The outline deal, which reinforces Daimler's relationship with the
Renault-Nissan alliance, will see Nissan build the next-generation
Mercedes GLA sport utility vehicle and related models in Mexico
alongside all-new cars for its own Infiniti brand, said the sources,
who asked not to be identified.
The plans are due to be presented to the Daimler board for approval
as soon as April, the sources said, with the first jointly
manufactured vehicles expected in late 2017.
Daimler and Nissan have said they are looking to increase
cooperation in smaller premium cars, but neither carmaker would
confirm the Mexico production plan on Tuesday.
The companies have yet to reach a "joint formal decision", Infiniti
CEO Johan de Nysschen said in an interview at the Geneva auto show.
"But Mexico does have a lot going for it," he added, including
tariff-free exports to the U.S. and Europe.
Mercedes, Nissan and alliance partner Renault <RENA.PA> have shared
engines, plants and vehicle architectures for small cars and vans
since Daimler CEO Dieter Zetsche and Renault-Nissan boss Carlos
Ghosn announced a broad-based partnership in 2010, underpinned by
token reciprocal shareholdings.
The latest agreement will help Infiniti to fill a big gap at the
bottom end of its model range with a new SUV, sedan and coupe built
with the same parts and architecture as successors to the Mercedes
A- and B-Class, GLA and CLA, the sources said.
In return, Daimler gets a first North American production site for
its front-wheel drive "MFA" architecture, development savings and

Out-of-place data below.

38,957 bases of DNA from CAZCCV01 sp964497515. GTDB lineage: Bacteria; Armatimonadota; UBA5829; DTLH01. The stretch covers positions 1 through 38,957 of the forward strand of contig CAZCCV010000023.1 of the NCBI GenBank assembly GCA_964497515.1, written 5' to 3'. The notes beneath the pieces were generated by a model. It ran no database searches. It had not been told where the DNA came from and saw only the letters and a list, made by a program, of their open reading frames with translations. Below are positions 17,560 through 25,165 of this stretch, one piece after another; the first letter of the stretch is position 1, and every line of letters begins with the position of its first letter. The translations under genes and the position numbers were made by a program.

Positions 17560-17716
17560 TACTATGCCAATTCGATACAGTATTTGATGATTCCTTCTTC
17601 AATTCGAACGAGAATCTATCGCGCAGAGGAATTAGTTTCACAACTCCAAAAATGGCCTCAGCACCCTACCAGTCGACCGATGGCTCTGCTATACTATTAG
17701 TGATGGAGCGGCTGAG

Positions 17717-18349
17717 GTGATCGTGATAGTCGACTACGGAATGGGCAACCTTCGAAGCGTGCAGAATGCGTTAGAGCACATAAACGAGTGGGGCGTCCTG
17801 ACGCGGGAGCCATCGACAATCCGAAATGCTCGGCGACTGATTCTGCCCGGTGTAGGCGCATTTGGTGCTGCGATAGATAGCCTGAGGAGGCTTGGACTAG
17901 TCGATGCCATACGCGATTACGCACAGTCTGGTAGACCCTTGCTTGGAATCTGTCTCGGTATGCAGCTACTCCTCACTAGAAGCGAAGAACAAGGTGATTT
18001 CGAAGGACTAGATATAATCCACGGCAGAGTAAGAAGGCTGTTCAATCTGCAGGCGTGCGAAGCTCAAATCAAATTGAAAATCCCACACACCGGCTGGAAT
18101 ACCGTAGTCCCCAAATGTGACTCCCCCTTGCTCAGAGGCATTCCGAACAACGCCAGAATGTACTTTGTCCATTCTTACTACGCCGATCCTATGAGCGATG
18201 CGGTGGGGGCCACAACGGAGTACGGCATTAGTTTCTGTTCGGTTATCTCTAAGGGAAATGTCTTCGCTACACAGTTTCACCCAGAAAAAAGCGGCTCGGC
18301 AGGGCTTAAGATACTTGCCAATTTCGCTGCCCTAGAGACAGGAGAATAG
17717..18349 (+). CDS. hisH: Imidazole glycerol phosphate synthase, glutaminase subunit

economies of scale — in a vehicle category where it has struggled in
the past with low profitability.
Such a deal could make good sense for both partners, said Ronald
Harbour, an automotive consultant with Oliver Wyman. "For Mercedes
it would allow them to get into that market without having to invest
[to top of second column]
The new Mercedes and Infiniti models will be built at Nissan's
Aguacalientes 2 plant northeast of Guadalajara, opened in November
with an initial production capacity of 175,000 vehicles, the sources
The initiative will cut the cost by about a quarter compared with
going it alone, two of the sources said. In a sign of deepening
cooperation, the new investments will be split evenly — despite the
higher production volumes expected for Mercedes.
"Some people argue that we should (negotiate) with Daimler because
they will sell more cars on the platform," one Renault-Nissan
executive said. "But that's what gets in the way of successful
To build the new models in China, their most important growth
market, both carmakers would have to establish separate assembly
lines with their joint venture partners Dongfeng <0489.HK> and
Beijing Auto <BEJINS.UL> according to the same sources.
"It's a bit more complex in China," one said. "But you still get all
the savings from sharing parts and supply networks."
(Editing by William Hardy)
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